While it is true that an Order was issued by the Respondent dated November 8, 2005 after she was relieved as Acting Presiding Judge on October 6, 2005 denying the Urgent Motion to Dismiss Appeal filed by Plaintiff-Appellee, but the same case on appeal was already decided by the lower Court and both parties have finished presenting their respective evidence in a Summary Procedure. The said Motion was heard on September 5, 2006, where after the arguments of the respective counsels of the parties, the Court issued an Order for the Defendants-Appellants to file their Opposition without extension of time after which the Motion shall be resolved (sic) by the Court. The Defendants-Appellants complied with the order of the court when it filed their opposition to the Urgent Motion to Dismiss Appeal on September 12, 2005. The Motion, as it was URGENT, and the outcome being in the nature of disposal, if granted, was treated by the Respondent.19
Respondent Judge argued that she had the authority under item 2 of A.M. No. 04-5-19-SC to still issue the order of November 8, 2005, viz.:
Except as herein provided, all cases shall remain in the branch to which these have been raffled and assigned. Only cases that have been submitted for decision or those past the trial stage, i.e. where all the parties have finished presenting their evidence, prior to the transfer or promotion to the judge to which these are raffled/assigned shall be resolved or disposed by him/her in accordance with the guidelines herein set forth.20
Respondent Judge posited that the charges of corruption, bias, and partiality against her were frivolous, despicable and allegations without proof. She observed that if she had really received P21,700,000.00 from one Peter Tan, she would not have borrowed P200,000.00 in February 2006 from the Supreme Court Savings and Loan Association (SCSLA), and P149,000.00 in October 2006 from the Rural Bank of Rizal in Calamba, Misamis Occidental.21
In the reply filed on March 9, 2007,22 the complainant indicated that it did not mention the amount of bribe in its complaint; that it was respondent Judge who mentioned the amount of P21,700,000.00 in her comment; that her alleged borrowings were a cover-up in anticipation of the administrative complaint; that it was no coincidence that the total borrowings from SCSLA and the rural bank equaled the P350,000.00 awarded as the monthly rentals; and that her reliance on item 2 of A.M. No. 04-5-19-SC to support her issuance of the order of November 8, 2005 was erroneous because the guidelines contained in items 5 and 6 of A.M. No. 04-5-19-SC did not sanction such issuance.23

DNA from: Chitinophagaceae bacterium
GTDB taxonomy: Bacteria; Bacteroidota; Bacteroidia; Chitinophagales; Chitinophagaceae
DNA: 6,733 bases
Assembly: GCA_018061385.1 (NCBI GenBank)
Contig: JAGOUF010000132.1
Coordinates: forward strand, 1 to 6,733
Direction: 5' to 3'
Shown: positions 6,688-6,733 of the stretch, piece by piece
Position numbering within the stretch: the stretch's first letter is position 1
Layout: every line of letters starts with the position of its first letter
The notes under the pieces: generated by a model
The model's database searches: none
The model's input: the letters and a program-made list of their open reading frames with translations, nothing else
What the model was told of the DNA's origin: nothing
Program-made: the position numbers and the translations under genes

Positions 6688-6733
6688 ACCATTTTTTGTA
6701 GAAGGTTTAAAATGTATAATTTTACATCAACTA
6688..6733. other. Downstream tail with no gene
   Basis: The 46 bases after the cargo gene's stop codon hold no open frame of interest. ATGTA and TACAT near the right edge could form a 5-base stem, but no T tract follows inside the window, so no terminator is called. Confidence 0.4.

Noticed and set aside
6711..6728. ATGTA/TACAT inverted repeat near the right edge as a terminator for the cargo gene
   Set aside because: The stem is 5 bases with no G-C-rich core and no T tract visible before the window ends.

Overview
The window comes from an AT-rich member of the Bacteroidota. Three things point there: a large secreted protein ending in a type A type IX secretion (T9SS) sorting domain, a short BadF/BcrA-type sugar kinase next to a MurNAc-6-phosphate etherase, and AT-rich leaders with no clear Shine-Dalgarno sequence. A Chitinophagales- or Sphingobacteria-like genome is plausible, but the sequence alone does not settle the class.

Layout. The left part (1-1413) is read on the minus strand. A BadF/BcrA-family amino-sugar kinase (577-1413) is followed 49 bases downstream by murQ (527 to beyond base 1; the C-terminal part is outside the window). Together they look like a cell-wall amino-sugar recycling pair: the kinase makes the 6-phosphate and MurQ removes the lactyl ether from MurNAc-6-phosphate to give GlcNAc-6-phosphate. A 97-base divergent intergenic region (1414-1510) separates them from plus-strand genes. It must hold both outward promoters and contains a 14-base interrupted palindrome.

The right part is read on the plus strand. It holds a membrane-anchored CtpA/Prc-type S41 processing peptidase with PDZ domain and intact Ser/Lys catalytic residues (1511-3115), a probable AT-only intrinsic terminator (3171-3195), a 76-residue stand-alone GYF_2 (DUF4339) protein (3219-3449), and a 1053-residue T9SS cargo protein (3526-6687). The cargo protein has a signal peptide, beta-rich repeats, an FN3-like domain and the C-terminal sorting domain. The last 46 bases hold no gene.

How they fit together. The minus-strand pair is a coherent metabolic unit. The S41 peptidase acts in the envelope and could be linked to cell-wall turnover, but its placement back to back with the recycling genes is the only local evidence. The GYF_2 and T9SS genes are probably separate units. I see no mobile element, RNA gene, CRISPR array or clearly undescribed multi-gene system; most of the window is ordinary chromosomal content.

On November 28, 2007, the Office of the Court Administrator recommended the case to be re-docketed as a regular administrative matter, and to refer the case to any of the Justices of the Court of Appeals (CA) in the Cagayan de Oro City Station for investigation, report and recommendation.24
The case was assigned to Associate Justice Edgardo T. Lloren of the CA in the Cagayan de Oro Station. He scheduled hearings on May 7 and 8, 2008, both at 9:00 am, and directed the complainant to submit the testimonies of its witnesses in affidavit form.25 At the scheduled hearings, however, only respondent Judge and her counsel appeared, prompting her to move to dismiss the case subject to her submitting the written motion for that purpose at a later time. On May 13, 2008, she filed her Motion to Dismiss,26 wherein she restated the arguments contained in her comment, and added that the complainant, by not appearing at the hearings, failed to substantiate its charges against her.
Justice Lloren subsequently discovered that the order of April 3, 2008 setting the hearings on May 7 and 8, 2008 had not been properly sent to the complainant, which learned of the hearings only upon receiving respondent Judge's Motion to Dismiss. On May 21, 2008, therefore, the complainant immediately submitted its opposition to the Motion to Dismiss,27 stating therein that it had not received a copy of the order setting the hearings. Accordingly, Justice Lloren set other hearings on June 17-19, 2008.28